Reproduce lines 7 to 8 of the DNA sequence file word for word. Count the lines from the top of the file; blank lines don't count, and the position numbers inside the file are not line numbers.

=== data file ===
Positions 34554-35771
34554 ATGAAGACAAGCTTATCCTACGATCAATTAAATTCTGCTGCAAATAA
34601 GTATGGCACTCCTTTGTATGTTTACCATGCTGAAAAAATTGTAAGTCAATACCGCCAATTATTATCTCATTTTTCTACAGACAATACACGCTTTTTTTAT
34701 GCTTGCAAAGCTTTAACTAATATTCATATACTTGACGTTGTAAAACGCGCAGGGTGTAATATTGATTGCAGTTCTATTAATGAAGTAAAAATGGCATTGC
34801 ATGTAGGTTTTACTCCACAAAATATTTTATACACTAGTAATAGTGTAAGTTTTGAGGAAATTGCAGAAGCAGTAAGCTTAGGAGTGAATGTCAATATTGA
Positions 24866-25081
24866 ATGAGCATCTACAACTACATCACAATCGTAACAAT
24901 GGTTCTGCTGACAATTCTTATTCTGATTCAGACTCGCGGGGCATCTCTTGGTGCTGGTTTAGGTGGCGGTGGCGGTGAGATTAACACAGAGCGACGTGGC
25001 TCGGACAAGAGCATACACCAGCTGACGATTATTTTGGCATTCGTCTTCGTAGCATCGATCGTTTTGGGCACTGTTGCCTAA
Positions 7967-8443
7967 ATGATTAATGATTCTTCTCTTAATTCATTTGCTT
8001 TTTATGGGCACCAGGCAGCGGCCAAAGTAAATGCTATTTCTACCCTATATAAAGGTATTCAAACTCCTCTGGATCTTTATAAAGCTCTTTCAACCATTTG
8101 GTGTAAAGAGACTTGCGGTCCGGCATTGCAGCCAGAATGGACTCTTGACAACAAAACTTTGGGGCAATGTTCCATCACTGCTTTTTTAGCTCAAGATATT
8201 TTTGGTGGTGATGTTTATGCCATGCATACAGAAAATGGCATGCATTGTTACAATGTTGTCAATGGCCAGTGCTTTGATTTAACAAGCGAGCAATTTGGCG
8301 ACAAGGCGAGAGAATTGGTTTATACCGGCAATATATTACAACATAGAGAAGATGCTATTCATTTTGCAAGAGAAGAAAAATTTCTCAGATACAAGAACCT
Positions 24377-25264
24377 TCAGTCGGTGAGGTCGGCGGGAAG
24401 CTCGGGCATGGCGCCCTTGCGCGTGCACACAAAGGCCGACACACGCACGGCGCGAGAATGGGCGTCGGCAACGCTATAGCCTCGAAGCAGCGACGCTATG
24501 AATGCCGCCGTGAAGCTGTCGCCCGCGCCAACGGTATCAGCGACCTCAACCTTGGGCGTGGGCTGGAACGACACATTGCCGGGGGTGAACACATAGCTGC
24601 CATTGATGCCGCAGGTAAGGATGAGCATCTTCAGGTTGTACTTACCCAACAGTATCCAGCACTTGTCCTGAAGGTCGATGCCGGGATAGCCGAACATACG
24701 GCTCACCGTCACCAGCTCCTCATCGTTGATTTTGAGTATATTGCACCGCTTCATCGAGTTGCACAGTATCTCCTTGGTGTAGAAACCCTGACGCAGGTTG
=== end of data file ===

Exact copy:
24866 ATGAGCATCTACAACTACATCACAATCGTAACAAT
24901 GGTTCTGCTGACAATTCTTATTCTGATTCAGACTCGCGGGGCATCTCTTGGTGCTGGTTTAGGTGGCGGTGGCGGTGAGATTAACACAGAGCGACGTGGC